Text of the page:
– Dr. Peter Ackerman of the International Center on Nonviolent Conflict doesn’t address Morales’s statements on solidarity, but he offers a tough challege for those of us who celebrate social media for change: technology needs to follow strategy. If a movement doesn’t have a strategy for creating change, they’re unlikely to find a way to use technology effectively to build a lasting movement.

– David Keyes, co-founder of the new Cyberdissidents.org project, explains his agenda: he wants to make dissidents very famous. He’s worked closely with Russian refusenik and later Israeli politician Natan Sharansky, and took as a lesson from Sharansky’s work and life that dissidents who aren’t known suffer in silence, while those who are famous have their struggles publicized and escape some harm. He suggests that social movements like the April 6 movement in Egypt need to be less about the movement, and more about individual actors.

(Commenting on Keyes and the new organization, one of my correspondents wondered if the people Cyberdissidents is featuring want to be featured. It’s possible that being celebrated by a service associated with a right-wing Israeli leader could be dangerous for activists, leading either to more government persecution or to suspicion from fellow dissidents. I had breakfast with Keyes on Monday and came away with the impression that he was a very smart, well-intentioned guy working on a project that has a very different valueset than my projects do – specifically, he’s interested in amplifying a subset of middle eastern dissidents who espouse a specific philosophy of democracy, open governance and a rejection of violence, while projects like Global Voices focus on amplifying all voices, taking care that our platform not become a space for incitement to violence. But I thought this pushback on Keyes’s work is a concerning one, and I look forward to asking friends in the middle east – some of whom are currently featured on the site – what they think.)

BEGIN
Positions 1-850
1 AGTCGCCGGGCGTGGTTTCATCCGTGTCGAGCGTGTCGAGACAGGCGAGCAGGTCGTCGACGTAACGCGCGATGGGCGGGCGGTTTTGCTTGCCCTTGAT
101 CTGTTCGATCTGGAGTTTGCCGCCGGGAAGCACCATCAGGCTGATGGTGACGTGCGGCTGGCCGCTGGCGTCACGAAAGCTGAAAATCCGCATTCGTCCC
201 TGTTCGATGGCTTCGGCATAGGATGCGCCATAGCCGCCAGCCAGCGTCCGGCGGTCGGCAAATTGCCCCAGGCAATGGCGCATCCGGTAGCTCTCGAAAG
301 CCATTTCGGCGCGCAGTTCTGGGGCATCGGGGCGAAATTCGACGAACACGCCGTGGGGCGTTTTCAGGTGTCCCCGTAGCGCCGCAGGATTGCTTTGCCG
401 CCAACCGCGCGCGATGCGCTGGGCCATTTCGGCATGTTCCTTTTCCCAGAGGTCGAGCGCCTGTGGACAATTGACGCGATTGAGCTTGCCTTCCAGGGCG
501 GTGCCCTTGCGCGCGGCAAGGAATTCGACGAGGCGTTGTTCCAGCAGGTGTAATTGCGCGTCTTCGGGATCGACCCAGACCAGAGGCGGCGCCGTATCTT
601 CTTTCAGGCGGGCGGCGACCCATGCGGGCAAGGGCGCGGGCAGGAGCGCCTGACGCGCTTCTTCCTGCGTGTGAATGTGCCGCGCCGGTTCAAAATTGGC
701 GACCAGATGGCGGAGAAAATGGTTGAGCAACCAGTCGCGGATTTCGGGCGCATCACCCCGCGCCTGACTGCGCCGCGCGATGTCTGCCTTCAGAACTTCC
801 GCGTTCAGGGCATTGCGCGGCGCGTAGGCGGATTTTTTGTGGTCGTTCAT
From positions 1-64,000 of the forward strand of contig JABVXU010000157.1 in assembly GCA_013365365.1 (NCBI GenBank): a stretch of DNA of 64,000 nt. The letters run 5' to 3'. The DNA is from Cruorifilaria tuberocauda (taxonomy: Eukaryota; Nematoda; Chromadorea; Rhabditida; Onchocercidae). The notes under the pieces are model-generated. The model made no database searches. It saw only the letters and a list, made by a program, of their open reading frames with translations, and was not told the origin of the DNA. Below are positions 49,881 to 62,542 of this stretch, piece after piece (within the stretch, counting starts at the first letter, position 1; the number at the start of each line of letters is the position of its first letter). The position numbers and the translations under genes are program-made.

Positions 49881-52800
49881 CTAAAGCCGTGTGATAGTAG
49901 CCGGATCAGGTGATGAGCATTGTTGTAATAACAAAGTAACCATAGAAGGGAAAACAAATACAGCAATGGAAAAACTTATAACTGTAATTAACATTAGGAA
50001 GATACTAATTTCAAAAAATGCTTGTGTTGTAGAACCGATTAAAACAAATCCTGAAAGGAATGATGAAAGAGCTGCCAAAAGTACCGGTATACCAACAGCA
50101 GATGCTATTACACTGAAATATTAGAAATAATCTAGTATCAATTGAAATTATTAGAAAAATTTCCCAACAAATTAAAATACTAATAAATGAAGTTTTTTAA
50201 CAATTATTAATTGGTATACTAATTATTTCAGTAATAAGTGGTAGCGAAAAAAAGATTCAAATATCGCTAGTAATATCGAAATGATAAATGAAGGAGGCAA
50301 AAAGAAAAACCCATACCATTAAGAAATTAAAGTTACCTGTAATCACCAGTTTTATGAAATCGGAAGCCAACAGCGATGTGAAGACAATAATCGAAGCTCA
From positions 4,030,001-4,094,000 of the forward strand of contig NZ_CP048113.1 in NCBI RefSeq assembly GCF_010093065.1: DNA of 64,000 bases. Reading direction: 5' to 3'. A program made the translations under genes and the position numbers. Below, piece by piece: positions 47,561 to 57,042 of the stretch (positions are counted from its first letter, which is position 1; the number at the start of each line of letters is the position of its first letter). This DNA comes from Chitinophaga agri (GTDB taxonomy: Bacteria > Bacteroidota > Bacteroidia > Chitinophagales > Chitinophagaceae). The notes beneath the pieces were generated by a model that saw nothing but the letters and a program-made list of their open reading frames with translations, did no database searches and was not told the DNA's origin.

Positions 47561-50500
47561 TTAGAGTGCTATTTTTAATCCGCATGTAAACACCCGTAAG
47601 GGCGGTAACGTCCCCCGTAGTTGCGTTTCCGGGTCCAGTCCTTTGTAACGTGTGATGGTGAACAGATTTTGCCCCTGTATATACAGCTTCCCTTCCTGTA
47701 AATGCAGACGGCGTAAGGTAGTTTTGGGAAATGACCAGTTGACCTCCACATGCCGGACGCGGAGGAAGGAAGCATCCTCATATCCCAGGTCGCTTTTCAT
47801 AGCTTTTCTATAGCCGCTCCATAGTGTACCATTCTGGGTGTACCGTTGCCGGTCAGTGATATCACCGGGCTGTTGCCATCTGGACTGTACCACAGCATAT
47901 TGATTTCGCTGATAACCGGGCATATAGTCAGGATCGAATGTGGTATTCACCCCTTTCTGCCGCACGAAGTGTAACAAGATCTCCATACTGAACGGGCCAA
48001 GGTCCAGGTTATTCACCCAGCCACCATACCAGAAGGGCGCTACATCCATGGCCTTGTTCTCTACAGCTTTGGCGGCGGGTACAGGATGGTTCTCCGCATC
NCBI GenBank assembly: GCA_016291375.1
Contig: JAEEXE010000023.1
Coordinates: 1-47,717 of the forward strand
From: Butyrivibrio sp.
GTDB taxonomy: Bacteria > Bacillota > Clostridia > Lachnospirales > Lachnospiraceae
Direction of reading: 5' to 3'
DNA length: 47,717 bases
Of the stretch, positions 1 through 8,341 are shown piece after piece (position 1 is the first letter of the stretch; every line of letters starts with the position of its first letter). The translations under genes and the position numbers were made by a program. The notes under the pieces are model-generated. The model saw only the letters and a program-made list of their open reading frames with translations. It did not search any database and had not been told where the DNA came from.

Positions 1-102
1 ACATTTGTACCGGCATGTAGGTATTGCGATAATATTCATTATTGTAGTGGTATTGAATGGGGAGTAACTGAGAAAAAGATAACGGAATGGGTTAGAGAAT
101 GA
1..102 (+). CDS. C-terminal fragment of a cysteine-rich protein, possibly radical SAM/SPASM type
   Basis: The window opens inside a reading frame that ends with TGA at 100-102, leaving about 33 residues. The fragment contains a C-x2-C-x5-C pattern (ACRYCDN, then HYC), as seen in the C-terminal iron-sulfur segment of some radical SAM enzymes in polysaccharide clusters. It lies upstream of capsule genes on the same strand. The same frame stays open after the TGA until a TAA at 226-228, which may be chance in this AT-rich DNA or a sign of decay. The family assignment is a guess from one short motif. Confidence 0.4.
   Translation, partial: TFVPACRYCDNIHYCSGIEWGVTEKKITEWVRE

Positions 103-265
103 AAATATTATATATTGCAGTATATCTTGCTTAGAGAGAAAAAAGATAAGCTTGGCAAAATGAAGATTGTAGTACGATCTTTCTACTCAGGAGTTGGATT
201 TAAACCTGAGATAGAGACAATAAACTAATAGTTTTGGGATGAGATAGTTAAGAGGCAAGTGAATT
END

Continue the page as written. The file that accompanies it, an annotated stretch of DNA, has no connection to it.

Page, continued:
Adrian Hong, noted North Korean activist, asks a question none of us can answer: “What happens if Iran had turned off the internet” in the wake of the green revolution protests? The importance of this question for North Korea is incredibly clear, and none of us have a good answer for him.

– Daniel Baer, the deputy assistant secretary of the bureau of democracy, human rights and labor at the State Department (who memorably quipped that your importance at State is inversely proportional to the length of your title) did a great job of identifying the underlying tensions in this field:
– Do we value privacy over security, or vice versa? Sharing versus property? Freedom of expression, versus the capacity to express and incite hate? His takeaway – the tech is new, the values are old, and old in the sense that Article XIX of the universal declaration of human rights is old.

A final, personal takeaway: I had some misgivings about speaking at the George W. Bush Institute. I didn’t support the Bush presidency, I recognized the irony of a conference about undermining government surveillance hosted by a president who sharply increased US surveillance of domestic communications, and I worry about a framing of internet freedom that suggests that freedom can be exported. I’m really glad I came. The people I met were smart, engaged, willing to teach, learn and accept critique. I felt like 80% of the conversation of the day could have happened in an event held by a group with a sharply different political stance, like my friends at Open Society Institue, and the 20% which was different was fascinating as well. I’m grateful for the opportunity and for the warm reception Hal and I received from kind and thoughtful hosts. Monday’s meeting was a great reminder that it’s worth seeking out smart people you disagree with and looking for common ground – hope to do more of that sort of work.